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Based on the limited record in this case, we hold that petitioners have failed to meet their burden of proving that Sacramento was Mr. Drum's tax home during 1990, and that Mr. Drum's employment in Los Angeles was merely temporary rather than indefinite. 11 Petitioners have also failed to prove that the lease expense for the house in Encino was otherwise required by the exigencies of their employment, rather than by their personal convenience and necessities.

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11 Petitioners have also failed to meet their burden of proof with respect to Mrs. Drum. A husband and wife may have separate tax homes for purposes of the travel deduction in sec. 162(a)(2), Foote v. Commissioner [Dec. 34,047], 67 T.C. 1 (1976), and we are required to decide the "away from home" issue as to each. Accord Linetsky v. Commissioner [Dec. 49,944(M)], T.C. Memo. 1994-306. Petitioners have presented insufficient evidence to disprove respondent's determination that Mrs. Drum's tax home was in Los Angeles, and the record adequately supports respondent's determination. Given that both petitioners resided in the house in Encino, and that both paid the rent due under the lease, we are left to assume that each petitioner paid one-half of the rent; the record does not indicate otherwise, and we take into account the fact that California is a community property State. Accordingly, for the foregoing reason, we sustain respondent's determination with respect to one-half of the lease payments without further comment.

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As we understand petitioners' argument, Mr. Drum was "away from home" for purposes of section 162(a)(2) because: (1) He began working for the Los Angeles law firm not expecting to be employed in that city for a long period of time, (2) he returned to Sacramento in November 1990, and (3) his employment at the Los Angeles law firm did not actually exceed 1 year. We cannot agree with petitioners' argument and allegations; the record does not support their assertion that Mr. Drum's tax home was Sacramento or that Mr. Drum's work at the Los Angeles law firm was away from his tax home. Also, we are not persuaded that Mr. Drum believed that his employment in Los Angeles would be for a short period of time. Rather, we find that there was a reasonable probability known to him that he would work in Los Angeles for a long period of time.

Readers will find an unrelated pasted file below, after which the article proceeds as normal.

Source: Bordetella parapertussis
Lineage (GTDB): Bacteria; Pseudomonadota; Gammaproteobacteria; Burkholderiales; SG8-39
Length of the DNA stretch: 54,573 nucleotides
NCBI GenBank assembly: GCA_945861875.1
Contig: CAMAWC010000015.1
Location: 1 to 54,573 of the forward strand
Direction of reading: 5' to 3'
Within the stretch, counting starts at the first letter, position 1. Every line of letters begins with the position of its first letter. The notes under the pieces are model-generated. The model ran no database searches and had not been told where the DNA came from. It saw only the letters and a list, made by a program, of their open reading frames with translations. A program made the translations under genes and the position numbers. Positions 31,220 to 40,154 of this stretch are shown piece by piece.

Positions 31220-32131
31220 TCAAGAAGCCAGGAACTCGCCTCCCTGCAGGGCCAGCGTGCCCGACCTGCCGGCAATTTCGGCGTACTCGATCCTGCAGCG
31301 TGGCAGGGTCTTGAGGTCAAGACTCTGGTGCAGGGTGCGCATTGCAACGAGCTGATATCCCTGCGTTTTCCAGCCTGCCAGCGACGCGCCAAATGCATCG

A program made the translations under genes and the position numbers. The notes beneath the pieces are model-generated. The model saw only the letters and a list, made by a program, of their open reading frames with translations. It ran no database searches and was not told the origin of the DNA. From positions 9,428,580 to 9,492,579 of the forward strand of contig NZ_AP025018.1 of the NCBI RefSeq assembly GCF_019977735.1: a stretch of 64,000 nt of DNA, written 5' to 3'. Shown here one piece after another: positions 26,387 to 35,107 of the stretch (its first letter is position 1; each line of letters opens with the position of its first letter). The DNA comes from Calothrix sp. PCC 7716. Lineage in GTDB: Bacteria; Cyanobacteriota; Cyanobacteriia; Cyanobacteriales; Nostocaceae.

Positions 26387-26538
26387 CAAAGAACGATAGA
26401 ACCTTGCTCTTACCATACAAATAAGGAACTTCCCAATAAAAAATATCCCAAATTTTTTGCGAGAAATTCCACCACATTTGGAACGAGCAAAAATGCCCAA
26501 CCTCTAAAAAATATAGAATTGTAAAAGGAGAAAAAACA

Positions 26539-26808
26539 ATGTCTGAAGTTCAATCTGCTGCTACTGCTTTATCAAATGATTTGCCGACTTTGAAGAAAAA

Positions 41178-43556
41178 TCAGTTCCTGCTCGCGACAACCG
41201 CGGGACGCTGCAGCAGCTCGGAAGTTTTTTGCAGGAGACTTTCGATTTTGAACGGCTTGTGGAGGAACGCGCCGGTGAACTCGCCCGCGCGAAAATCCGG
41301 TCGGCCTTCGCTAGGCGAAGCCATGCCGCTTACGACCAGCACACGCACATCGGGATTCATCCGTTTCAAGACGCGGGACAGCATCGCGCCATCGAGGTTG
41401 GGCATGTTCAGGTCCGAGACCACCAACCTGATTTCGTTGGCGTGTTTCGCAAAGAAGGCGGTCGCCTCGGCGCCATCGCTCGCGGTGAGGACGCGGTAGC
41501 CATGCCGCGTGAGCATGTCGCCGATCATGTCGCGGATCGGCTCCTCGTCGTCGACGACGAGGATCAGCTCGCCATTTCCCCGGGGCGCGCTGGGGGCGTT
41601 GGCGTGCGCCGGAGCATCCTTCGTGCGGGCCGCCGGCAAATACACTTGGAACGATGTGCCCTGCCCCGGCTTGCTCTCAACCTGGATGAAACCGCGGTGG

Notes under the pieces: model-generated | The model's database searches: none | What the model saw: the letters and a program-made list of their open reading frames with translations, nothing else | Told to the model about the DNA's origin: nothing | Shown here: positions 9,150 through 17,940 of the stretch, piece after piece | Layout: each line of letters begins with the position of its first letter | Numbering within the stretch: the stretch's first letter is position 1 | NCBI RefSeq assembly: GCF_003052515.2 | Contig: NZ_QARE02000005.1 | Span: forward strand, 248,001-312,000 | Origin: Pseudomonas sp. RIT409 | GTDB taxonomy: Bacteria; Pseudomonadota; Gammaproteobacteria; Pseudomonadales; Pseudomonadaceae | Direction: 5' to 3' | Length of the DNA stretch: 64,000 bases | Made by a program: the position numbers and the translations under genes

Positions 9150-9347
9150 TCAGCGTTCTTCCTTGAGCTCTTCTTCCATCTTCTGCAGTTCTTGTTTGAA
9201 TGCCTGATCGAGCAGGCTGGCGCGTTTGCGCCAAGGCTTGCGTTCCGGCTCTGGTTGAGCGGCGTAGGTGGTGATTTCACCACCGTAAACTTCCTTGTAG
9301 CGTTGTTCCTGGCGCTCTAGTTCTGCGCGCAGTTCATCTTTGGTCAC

Petitioners rely heavily on the facts that the two leases were for 1 year each, Mr. Drum entered into a 1-year employment contract with the Los Angeles law firm, and Mr. Drum returned to Sacramento in November 1990. We view these facts in a less favorable light than petitioners do. Petitioners have introduced no evidence that shows either why the leases were for 1 year, or why Mr. Drum returned to Sacramento. 12 The record also does not support petitioners' contention that Mr. Drum's employment at the Los Angeles law firm lasted only 1 year. In this regard, however, the Court of Appeals for the Ninth Circuit has suggested that as little as 9 months may be an appropriate dividing line for satisfying the "long period of time test" articulated in Harvey v. Commissioner [60-2 USTC ╤ 9771], 283 F.2d at 495. Doyle v. Commissioner [66-1 USTC ╤ 9162], 354 F.2d 480, 483 n.3 (9th Cir. 1966), affg. [Dec. 26,766(M)] T.C. Memo. 1964-110.

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12 We also note that the lease for the Sacramento house contemplated that the lessee would remain in the house at the expiration of the 1-year period, and Mr. Drum was virtually unemployed in Sacramento for the 14-month period before his employment with the Los Angeles law firm.

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Mrs. Drum had lived in Los Angeles since her marriage to Mr. Drum, and petitioners had a child in January 1990. Given that Mr. Drum purchased the Los Angeles law firm in or before May 1991, petitioners have left us hard pressed to conclude that Mr. Drum worked at the Los Angeles law firm during 1990 without the intent of making the Los Angeles area (e.g., Encino) his permanent place of employment and abode. 13 We believe that it was apparent to Mr. Drum during 1990 that there was a reasonable probability that he would be working in the Los Angeles area for a long time. Accordingly, we sustain respondent's determination that petitioners may not deduct any of the lease payments on the house in Encino. 14